An unexpected bit of Tammie Moore's family history recently turned up at her workplace—in shiny metal form.
When someone gave Moore's supervisor in the Texarkana, Texas, Parks and Recreation Department a commemorative coin, she soon discovered that one of her great-great-uncles, noted Old West lawman Joe LeFors, is depicted on it.
The souvenir coin marks the 150th anniversary of Union Pacific Railroad's special agent force, the company's security arm. A UP special agent acquainted with Parks Department Recreation Specialist Eddie Aulds, Moore's boss, stopped by Aulds' office at the Southwest Center last week to give him one of the coins. A former Arizona trooper, Aulds collects law enforcement memorabilia including such coins and various badges.
When Moore saw the coin she called the special agent, Darin Archer, curious whether there was any connection to LeFors. Archer knew immediately who she meant.
"He said, 'Well, your uncle's right in the middle of that coin,'" Moore said. "What are the chances of that happening?" Archer told her LeFors was instrumental in the development of the UP special agents force.
On one side of the coin is an engraved reproduction of a photograph that shows LeFors, then a deputy United States marshal, and other members of a posse that set out to capture outlaws Butch Cassidy, Harry "the Sundance Kid" Longabaugh and the rest of the Wild Bunch gang after their robbery of a UP train in 1900 near Tipton, Wyoming.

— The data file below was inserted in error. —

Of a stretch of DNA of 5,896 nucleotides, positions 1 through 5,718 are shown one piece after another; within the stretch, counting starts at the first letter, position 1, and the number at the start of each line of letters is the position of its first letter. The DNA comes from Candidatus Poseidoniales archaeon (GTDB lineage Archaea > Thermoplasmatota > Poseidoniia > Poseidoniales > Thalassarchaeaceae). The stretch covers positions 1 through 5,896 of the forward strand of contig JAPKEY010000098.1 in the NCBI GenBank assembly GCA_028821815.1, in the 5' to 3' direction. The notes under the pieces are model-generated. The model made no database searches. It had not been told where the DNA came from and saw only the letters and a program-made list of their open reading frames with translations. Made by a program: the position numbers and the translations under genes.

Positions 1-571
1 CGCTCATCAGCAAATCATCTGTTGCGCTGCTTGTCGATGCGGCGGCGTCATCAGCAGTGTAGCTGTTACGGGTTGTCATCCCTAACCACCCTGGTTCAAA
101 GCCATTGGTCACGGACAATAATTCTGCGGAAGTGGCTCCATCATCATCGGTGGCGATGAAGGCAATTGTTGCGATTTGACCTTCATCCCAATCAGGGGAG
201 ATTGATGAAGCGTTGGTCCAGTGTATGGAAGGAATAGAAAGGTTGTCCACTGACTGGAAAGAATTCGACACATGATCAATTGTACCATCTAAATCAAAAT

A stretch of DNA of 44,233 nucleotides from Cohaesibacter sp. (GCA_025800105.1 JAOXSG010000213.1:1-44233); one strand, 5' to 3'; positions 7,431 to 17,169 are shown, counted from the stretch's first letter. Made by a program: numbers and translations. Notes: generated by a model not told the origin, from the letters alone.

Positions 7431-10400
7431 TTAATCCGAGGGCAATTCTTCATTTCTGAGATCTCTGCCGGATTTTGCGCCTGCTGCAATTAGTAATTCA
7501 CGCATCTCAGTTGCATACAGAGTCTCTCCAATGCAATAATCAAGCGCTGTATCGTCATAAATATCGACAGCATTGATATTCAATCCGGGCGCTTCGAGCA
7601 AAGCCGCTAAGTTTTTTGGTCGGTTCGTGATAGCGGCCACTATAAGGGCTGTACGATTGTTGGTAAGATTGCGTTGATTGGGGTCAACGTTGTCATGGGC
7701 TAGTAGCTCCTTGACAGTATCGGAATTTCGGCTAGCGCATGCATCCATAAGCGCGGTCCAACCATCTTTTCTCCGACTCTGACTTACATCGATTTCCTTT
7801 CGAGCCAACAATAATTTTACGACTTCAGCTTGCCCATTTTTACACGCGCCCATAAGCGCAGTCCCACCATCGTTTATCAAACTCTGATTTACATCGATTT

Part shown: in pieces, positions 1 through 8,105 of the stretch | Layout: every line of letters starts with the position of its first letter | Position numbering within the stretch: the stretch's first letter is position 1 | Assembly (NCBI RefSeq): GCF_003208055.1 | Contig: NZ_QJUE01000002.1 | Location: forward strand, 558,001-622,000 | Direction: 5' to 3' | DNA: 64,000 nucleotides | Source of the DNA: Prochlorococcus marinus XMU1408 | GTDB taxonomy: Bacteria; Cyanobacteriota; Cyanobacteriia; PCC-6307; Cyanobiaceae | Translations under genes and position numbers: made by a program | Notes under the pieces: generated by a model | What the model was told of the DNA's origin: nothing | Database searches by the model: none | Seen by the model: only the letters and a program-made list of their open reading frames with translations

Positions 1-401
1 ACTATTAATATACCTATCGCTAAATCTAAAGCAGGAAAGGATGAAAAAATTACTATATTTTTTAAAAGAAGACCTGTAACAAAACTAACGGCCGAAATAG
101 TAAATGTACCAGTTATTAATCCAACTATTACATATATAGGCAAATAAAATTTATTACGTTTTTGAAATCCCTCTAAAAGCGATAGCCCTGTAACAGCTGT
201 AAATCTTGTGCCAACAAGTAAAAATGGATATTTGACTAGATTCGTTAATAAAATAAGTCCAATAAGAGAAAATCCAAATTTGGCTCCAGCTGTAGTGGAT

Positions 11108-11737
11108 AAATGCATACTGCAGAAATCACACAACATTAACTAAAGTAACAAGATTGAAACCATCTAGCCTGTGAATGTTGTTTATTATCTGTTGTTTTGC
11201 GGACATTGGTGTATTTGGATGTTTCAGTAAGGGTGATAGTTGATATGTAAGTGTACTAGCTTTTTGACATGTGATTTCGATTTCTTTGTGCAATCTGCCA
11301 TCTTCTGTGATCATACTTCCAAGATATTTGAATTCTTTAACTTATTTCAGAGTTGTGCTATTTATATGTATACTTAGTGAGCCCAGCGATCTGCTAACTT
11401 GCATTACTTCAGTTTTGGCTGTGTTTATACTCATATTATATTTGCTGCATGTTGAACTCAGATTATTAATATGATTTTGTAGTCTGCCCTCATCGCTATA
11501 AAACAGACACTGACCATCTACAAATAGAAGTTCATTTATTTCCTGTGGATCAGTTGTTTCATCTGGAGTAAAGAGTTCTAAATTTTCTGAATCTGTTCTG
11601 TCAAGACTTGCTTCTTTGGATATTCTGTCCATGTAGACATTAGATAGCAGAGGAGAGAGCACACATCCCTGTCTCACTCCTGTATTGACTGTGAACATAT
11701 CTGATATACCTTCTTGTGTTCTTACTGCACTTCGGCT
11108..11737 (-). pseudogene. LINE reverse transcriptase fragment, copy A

The posse posed in front of the rail car it used in a tactic that was dramatized in the 1969 film "Butch Cassidy and the Sundance Kid" starring Robert Redford and Paul Newman. The posse traveled to train robbery scenes in the car to get there fast enough to track and chase the criminals.
"They would open the doors, and the marshals would come out on their horses," Moore said.
LeFors was born in Paris, Texas, in 1865 and went to Montana and Wyoming as a cowboy 20 years later. There he began his law enforcement career chasing cattle rustlers. In 1899, he took part in a posse hunting the Wild Bunch gang after it robbed a train near Wilcox, Wyoming, and thereafter the Marshals Service deputized him.
LeFors is best known for extracting a disputed murder confession from Wyoming gunman Tom Horn, which resulted in Horn's 1902 execution by hanging. After eight years as a marshal, LeFors did business in the mining, livestock and textile industries in Central and South America.
"Mr. Le Fors was a brave and fearless man, faithful to duty, never sparing himself when there was something to be done and to his efforts and accomplishments much credit is due for the suppression of lawlessness in this part of the west," said his October 1940 obituary in the Buffalo, Wyoming, Bulletin.
LeFors inspired the character Whispering Smith, protagonist of a 1906 Western novel, its 1926 and 1948 film adaptations, and a 1961 television series.
Moore said she was happy to know that her relative was remembered with respect and she is thankful to have learned more about him than the stories her grandmother told.
"I just always heard about him, and I wanted to find out," she said.
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